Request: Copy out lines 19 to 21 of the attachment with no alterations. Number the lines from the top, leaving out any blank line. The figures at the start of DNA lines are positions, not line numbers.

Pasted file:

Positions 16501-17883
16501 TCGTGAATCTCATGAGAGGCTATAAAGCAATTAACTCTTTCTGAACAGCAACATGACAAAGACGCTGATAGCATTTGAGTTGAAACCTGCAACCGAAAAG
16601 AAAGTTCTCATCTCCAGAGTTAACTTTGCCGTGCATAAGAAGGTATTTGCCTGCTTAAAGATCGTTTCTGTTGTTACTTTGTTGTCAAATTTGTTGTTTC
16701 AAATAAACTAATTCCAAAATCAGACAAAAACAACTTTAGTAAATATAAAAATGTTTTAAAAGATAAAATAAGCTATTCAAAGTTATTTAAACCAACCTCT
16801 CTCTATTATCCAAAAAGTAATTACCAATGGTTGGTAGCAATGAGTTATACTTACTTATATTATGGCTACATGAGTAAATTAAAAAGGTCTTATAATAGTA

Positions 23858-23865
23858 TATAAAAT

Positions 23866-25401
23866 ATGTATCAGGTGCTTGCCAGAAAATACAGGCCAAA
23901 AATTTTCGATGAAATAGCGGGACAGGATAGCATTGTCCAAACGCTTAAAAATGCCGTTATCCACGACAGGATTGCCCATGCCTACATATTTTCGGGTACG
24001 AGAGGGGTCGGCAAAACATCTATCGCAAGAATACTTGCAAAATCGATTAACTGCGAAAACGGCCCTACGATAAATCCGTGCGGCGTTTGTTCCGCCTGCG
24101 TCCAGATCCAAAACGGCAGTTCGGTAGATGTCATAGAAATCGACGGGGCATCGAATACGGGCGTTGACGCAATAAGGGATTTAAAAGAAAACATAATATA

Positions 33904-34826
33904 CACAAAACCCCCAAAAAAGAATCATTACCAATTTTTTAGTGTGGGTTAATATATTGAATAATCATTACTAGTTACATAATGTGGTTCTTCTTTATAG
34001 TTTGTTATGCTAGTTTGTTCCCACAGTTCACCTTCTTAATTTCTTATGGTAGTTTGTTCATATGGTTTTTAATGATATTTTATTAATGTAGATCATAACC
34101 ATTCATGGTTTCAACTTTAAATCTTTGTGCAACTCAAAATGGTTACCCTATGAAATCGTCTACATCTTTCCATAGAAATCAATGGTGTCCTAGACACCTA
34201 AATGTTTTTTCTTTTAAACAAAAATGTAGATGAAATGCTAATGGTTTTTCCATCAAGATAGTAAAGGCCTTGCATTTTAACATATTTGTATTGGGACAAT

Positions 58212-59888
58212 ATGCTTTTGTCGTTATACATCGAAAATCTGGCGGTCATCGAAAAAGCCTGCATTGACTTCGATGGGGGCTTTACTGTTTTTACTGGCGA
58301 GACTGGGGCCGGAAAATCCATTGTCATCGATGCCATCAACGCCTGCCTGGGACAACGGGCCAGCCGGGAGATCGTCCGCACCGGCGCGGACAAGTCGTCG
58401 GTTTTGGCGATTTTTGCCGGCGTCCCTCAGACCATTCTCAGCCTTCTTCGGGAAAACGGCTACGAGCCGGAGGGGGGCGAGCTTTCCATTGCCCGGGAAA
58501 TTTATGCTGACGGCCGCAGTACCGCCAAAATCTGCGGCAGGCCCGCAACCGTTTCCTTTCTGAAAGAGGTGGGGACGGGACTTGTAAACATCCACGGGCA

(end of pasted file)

58212 ATGCTTTTGTCGTTATACATCGAAAATCTGGCGGTCATCGAAAAAGCCTGCATTGACTTCGATGGGGGCTTTACTGTTTTTACTGGCGA
58301 GACTGGGGCCGGAAAATCCATTGTCATCGATGCCATCAACGCCTGCCTGGGACAACGGGCCAGCCGGGAGATCGTCCGCACCGGCGCGGACAAGTCGTCG
58401 GTTTTGGCGATTTTTGCCGGCGTCCCTCAGACCATTCTCAGCCTTCTTCGGGAAAACGGCTACGAGCCGGAGGGGGGCGAGCTTTCCATTGCCCGGGAAA